Panesthia cribrata, commonly called the Australian wood cockroach, is a wood-eating species found in rotten logs. It is found from south east Queensland south to the east coast to Tasmania, also seen at Norfolk Island.[2] It depends on wood for sustenance,[3] and manufactures enzymes that digest cellulose.[4]


  1. ^ [1]
  2. ^ http://bie.ala.org.au/species/Panesthia+cribrata "Panesthia cribrata Saussure, 1864" Atlas of Living Australia. Retrieved June 30, 2016. author: Burwell of the Queensland Museum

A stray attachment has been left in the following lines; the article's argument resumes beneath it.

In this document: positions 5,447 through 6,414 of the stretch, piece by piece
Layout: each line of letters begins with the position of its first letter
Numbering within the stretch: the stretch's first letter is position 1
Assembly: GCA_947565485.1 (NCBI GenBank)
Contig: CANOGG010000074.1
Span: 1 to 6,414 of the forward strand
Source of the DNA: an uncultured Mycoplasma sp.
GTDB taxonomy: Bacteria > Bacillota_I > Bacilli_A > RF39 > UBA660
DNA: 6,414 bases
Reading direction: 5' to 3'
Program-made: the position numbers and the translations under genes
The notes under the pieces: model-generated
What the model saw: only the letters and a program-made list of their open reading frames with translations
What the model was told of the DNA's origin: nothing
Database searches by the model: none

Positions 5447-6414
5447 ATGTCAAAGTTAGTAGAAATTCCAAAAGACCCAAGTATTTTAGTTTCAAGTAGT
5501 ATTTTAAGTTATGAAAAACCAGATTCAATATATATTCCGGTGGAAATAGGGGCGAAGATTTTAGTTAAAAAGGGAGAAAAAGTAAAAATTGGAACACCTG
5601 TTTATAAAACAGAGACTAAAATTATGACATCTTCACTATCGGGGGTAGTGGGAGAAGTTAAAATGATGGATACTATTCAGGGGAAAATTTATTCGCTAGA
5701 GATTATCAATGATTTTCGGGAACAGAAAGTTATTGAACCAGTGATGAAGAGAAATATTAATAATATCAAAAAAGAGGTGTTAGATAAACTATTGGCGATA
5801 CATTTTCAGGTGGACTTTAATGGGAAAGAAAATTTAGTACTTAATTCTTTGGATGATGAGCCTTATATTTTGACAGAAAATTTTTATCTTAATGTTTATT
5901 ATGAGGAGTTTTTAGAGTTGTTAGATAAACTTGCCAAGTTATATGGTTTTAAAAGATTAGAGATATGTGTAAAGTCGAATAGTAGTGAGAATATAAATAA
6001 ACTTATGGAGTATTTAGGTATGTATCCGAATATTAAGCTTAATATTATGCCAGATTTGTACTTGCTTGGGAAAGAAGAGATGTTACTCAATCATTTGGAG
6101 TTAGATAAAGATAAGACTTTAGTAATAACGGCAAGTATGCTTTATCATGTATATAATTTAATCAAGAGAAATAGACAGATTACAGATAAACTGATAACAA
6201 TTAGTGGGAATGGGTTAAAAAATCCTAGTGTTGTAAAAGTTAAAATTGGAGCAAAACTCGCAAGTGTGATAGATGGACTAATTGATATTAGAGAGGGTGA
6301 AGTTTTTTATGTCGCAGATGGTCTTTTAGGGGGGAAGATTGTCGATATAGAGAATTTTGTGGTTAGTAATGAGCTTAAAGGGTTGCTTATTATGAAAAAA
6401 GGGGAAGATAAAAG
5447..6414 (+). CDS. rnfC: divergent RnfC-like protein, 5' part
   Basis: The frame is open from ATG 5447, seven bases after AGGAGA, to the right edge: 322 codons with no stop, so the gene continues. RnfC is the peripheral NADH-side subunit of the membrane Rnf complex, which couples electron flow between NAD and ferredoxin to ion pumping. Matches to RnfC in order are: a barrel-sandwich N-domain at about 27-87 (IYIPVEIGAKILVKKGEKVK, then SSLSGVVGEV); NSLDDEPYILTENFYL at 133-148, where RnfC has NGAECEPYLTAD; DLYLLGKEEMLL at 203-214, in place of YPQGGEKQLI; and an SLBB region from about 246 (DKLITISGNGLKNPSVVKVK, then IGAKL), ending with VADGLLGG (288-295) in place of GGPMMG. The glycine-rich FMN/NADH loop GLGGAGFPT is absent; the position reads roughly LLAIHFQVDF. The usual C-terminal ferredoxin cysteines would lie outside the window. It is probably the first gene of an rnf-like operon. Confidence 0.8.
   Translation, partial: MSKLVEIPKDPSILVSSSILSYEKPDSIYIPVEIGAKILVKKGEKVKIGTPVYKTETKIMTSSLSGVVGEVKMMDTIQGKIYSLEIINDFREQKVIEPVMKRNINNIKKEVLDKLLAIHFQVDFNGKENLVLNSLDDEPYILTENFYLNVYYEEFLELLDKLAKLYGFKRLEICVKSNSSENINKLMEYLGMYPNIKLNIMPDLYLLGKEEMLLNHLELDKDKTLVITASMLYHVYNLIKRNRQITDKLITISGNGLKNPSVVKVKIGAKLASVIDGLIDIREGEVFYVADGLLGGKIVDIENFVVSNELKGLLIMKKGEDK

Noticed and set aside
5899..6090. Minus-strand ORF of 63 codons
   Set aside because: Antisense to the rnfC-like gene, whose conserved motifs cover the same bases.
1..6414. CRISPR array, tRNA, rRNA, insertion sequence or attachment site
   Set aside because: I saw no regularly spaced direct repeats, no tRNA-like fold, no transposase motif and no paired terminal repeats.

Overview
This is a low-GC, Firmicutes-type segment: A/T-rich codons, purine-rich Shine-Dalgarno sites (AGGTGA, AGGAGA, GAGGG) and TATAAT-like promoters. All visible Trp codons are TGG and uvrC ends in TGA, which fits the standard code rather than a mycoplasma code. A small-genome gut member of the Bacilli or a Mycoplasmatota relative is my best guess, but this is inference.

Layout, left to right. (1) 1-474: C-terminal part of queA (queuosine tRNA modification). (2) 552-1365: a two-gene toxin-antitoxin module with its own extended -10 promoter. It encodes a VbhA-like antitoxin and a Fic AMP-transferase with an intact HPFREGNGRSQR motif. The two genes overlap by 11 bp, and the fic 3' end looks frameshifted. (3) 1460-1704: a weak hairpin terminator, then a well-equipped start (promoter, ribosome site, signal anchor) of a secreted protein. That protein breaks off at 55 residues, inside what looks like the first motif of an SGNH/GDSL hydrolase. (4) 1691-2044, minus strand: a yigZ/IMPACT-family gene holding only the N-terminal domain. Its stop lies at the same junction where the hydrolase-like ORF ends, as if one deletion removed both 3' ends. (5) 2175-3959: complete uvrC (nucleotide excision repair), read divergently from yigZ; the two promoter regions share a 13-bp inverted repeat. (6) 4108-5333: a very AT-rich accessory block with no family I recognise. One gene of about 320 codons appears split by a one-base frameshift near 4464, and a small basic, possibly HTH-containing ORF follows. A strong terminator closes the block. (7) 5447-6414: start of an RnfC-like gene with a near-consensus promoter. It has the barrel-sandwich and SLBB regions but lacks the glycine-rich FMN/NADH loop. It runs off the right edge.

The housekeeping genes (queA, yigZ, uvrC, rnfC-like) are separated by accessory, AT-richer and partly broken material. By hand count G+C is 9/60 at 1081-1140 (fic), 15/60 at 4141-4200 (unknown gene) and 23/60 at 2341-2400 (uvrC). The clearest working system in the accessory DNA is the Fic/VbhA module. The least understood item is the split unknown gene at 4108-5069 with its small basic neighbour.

3. ^ Revista Brasileira de Pesquisas Médicas E Biológicas. Associação Brasileira de Divulgação Científica. 1988. p. 706. Retrieved 30 June 2016. Acetate and butyrate are transported to a significantly greater extent in Panesthia cribrata than in Periplaneta americana hindguts, which agrees with the fact that the former depends on wood for food (Hogan et al, 1985). 
  4. ^ Waldbauer, Gilbert (30 June 2009). What Good Are Bugs? Insects in the Web of Life. Harvard University Press. p. 305. ISBN 9780674044746. According to Michael Martin, a very few insects, including a few termites, a few long-horned beetles, and the Australian cockroach Panesthia cribrata, can themselves secrete the enzymes that digest cellulose.